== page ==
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Choosing Granite or Quartz as a Countertop Material December 6, 2013

For most of our customers, purchasing a stone countertop is an intimate experience. The countertop ties together the decor of the kitchen and it’s an important decision.

Factors To Consider When Choosing Your Counter Top

  • Scratch Resistance: Both granite and quartz have qualities that make them extremely scratch resistant. Granite is largely made up of Quartz, and Quartz rates a 7 on the Mohs hardness scale.
  • Stain Resistance: Quartz countertops are typically touted by Quartz manufacturers as being more stain resistant than granite countertops. The reason is that Quartz is a non-porous product and therefore should be more resistant to staining. What is typically ignored or omitted is the fact that granite is sealed by most fabricators before being installed in much the same manner that grout is sealed on a tile floor. Sealing the stone will make it resistant to staining. In our experience, red wine, Kool-aid, olive oil, or other similar kitchen items that are known for staining will always stain these surfaces if they are left on them regardless of whether it is Quartz or Granite.
  • Heat Resistance: For the purposes of a kitchen application, granite and quartz are about the same as far as heat resistance. We recommend the use of a common trivet whenever possible, but granite and quartz countertops could both handle a pot of boiling water or other hot items to be set on top of them. Neither material should be exposed to a flame. However, we often use a propane torch in the shop to aid in drying the tops before being moved to the next process.
  • Maintenance: Quartz is advertised as the “no maintenance” product. This is true from the standpoint that no sealing or additional care beyond wiping down the countertops is required. However, if this is the sole reason that a customer is purchasing quartz instead of granite the we explain to the customers the simplicity of sealing granite. The process takes less than 15 minutes and involves cleaning the tops as you normally would and then spraying on the sealer. If you wait about 10 minutes and wipe off the excess sealer with a clean terry cloth, then you should not need to seal again for at least 12 months.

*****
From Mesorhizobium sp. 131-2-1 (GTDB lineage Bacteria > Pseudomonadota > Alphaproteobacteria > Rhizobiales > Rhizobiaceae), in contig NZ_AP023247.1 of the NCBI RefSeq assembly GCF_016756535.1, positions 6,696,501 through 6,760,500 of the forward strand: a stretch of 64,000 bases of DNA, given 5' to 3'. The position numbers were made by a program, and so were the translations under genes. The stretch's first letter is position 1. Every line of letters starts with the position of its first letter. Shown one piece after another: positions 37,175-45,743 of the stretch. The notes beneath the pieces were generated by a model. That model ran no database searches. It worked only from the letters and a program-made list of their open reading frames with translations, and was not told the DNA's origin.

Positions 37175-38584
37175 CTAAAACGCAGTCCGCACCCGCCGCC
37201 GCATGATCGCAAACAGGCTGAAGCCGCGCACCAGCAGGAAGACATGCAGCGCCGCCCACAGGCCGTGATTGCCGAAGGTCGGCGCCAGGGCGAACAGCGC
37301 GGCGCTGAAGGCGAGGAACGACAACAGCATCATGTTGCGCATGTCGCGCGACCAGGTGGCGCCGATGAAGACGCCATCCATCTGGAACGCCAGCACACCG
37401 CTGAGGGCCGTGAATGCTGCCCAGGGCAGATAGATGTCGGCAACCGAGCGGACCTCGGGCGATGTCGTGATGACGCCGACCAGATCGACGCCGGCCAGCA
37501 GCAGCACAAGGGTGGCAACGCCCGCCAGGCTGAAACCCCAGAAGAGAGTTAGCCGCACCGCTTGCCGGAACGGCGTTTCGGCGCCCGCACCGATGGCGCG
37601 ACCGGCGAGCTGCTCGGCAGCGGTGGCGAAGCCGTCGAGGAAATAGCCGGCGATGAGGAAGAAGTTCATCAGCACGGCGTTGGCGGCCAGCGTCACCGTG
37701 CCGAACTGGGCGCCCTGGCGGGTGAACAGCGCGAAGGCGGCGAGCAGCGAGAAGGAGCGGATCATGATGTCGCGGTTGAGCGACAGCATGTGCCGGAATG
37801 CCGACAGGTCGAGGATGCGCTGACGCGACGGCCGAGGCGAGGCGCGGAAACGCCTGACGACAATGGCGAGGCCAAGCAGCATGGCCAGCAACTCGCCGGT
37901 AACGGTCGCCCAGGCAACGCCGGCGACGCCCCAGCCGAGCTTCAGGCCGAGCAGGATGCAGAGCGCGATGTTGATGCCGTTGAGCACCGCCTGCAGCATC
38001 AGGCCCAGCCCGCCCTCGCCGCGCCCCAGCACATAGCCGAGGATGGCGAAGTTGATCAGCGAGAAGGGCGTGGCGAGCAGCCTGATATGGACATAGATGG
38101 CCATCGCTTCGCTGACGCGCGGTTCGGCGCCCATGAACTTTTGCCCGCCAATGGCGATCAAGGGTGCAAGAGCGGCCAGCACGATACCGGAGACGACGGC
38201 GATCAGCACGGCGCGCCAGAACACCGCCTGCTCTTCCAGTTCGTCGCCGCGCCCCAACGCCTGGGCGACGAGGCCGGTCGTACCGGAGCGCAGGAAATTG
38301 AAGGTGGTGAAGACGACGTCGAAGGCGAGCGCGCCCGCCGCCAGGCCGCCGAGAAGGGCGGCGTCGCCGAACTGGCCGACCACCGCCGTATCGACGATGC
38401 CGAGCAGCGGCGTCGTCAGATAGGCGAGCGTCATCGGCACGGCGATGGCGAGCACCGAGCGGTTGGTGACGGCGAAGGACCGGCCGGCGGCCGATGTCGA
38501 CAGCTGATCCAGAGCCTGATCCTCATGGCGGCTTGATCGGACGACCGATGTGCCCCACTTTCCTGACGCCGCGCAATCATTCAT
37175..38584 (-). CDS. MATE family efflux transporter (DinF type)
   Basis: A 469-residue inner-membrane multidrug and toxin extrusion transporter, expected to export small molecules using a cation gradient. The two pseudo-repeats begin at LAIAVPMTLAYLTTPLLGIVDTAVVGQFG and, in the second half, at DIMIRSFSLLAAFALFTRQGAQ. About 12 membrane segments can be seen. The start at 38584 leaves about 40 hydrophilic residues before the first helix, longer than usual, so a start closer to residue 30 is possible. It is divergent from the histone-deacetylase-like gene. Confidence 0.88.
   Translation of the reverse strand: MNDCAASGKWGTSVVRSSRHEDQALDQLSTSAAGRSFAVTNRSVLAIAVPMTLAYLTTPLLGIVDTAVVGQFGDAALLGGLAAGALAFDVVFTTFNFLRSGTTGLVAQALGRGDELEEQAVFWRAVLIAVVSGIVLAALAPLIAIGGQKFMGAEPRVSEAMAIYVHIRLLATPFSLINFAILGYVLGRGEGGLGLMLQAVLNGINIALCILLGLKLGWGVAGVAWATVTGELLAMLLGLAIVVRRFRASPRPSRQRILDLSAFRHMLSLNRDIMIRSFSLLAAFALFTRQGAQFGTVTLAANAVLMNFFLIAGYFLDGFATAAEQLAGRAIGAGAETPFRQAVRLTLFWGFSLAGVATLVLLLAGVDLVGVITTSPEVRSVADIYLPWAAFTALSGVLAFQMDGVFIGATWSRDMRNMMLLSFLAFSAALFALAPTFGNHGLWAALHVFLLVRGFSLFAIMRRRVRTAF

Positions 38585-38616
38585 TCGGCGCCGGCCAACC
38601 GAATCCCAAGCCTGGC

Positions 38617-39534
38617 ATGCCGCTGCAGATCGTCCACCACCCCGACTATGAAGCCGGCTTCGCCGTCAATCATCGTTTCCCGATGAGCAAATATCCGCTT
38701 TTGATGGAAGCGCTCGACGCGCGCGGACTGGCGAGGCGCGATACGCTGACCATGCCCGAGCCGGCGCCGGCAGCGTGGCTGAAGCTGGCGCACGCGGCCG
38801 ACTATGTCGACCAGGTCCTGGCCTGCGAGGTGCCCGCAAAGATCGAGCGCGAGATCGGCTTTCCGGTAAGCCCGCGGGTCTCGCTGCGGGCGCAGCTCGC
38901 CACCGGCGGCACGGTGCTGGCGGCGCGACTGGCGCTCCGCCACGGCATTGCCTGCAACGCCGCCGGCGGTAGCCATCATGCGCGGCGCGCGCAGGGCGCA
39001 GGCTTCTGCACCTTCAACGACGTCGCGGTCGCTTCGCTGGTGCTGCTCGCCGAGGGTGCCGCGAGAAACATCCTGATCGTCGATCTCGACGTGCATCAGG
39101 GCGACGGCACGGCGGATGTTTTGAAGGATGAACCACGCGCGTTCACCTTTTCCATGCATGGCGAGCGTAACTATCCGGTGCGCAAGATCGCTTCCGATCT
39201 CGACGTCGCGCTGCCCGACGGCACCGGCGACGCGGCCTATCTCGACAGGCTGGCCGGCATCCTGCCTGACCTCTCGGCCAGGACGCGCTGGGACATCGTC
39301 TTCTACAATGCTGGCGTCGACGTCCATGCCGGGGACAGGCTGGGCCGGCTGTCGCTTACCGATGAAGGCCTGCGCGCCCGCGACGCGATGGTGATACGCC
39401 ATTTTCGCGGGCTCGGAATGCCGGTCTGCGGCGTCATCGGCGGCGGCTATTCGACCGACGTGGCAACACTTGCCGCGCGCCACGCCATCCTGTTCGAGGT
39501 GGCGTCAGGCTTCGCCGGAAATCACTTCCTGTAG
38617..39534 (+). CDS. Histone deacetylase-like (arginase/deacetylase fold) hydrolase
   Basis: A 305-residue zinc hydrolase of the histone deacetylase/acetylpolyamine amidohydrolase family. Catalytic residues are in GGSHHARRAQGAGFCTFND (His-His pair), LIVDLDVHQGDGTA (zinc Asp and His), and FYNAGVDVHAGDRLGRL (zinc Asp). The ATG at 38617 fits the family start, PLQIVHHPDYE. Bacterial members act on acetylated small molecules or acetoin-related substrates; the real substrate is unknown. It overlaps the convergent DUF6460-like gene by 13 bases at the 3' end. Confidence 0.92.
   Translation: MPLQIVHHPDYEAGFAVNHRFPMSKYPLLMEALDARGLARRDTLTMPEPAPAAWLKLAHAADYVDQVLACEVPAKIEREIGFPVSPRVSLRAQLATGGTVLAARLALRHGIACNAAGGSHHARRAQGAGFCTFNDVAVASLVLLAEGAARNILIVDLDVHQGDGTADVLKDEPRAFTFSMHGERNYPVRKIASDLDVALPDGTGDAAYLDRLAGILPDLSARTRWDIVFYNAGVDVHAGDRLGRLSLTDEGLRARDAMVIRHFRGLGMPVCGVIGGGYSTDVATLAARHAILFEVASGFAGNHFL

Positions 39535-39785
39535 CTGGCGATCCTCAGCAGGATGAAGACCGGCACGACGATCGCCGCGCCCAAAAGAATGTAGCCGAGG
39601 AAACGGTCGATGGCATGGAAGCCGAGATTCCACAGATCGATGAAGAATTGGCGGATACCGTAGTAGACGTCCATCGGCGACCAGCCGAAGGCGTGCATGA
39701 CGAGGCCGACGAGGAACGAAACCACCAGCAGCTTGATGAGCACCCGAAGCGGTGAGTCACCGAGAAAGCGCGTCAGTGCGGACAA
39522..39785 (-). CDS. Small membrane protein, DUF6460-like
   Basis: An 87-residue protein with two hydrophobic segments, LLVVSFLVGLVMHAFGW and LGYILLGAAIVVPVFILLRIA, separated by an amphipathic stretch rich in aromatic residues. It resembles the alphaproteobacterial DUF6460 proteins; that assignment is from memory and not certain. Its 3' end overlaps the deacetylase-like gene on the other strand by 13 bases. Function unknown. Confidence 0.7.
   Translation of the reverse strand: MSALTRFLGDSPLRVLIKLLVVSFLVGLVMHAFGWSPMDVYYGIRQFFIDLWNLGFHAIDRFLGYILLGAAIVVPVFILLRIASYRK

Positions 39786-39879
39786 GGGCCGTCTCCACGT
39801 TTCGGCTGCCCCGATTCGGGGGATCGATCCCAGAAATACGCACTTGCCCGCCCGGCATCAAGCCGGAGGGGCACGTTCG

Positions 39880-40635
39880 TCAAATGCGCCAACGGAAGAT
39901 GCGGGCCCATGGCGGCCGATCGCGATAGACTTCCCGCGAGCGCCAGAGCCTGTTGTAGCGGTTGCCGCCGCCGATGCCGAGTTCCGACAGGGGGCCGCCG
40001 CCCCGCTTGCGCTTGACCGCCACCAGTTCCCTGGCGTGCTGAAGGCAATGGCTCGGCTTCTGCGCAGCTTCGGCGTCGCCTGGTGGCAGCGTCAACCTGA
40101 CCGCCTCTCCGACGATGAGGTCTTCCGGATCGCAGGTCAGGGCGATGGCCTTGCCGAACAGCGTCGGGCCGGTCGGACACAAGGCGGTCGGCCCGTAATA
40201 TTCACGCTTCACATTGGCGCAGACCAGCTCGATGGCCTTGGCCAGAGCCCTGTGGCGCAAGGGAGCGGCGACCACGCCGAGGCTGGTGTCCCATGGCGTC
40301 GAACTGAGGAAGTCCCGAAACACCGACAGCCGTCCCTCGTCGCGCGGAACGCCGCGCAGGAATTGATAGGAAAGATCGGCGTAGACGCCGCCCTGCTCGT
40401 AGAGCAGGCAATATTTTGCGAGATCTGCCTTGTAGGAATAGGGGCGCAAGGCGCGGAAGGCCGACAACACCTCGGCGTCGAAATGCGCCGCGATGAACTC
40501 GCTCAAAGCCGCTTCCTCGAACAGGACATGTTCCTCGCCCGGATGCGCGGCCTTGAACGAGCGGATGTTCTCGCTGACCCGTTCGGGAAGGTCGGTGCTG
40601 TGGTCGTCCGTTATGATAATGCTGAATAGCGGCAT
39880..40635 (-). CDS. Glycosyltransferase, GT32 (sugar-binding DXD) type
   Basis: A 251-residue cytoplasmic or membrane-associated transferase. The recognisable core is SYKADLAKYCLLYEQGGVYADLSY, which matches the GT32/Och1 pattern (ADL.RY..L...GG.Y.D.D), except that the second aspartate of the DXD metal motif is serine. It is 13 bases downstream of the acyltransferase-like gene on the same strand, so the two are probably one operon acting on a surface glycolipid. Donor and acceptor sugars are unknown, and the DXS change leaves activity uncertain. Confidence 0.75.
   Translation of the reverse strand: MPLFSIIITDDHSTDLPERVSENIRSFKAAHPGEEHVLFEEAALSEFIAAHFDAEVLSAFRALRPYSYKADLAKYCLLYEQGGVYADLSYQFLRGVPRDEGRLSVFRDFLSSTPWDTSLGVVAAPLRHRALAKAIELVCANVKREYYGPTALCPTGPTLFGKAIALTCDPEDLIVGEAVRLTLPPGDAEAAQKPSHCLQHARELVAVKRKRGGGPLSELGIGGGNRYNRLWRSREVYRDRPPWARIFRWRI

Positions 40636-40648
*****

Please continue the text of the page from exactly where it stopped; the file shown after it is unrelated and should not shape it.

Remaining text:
• Price: Several years ago, granite prices went through the floor. We could sell a granite kitchen for as much as 30% less than a similar quartz countertop. Today, there has been a dramatic increase in the amount of competition amongst quartz suppliers. Common brand names would include Silestone, Caeserstone, Cambria, LG Viatera, Samsung Radianz, and many many more. This increase in players in the quartz market has driven prices down to a point where they are basically equal to granite prices. In most cases, granite and quartz will have similar starting price points for many colors.

Granite or Quartz: Which Look Do You Prefer?

So now we’ve identified the key factors of stain resistance, scratch resistance, heat resistance, maintenance, and price points of both materials. The characteristic that is the most relevant in our opinion is aesthetics and it is usually the one that our customers have not considered. A simple experiment that we run with our customers is to place 2 similarly colored materials side by side. One is granite and one is quartz. Most customers naturally gravitate towards one material or the other even though the color is the same. The reason is the LOOK of the material.

  • Granite: Customers who like granite love the variation to pattern and color found in granite. They find that granite has “character” much like wood. They like that the countertops can be the focal point of the kitchen.
  • Quartz: Customers that prefer Quartz like it because it is typically simple, “clean” looking, and is uniform throughout (there are no variations of color or pattern). One section of quartz will always look like another section of quartz. Quartz is not overpowering and typically isn’t used as a focal point of the kitchen. It usually works much better to balance the décor in the rest of the kitchen.

For a kitchen application, basically all the factors aside from aesthetics are the same. When we explain this to customers in this manner, they often choose a material opposite of the one they started with. Both granite and quartz are excellent materials for kitchen applications. The truth is that a customer won’t be disappointed with either material, but understanding the differences and similarities between them can help make the decision much simpler.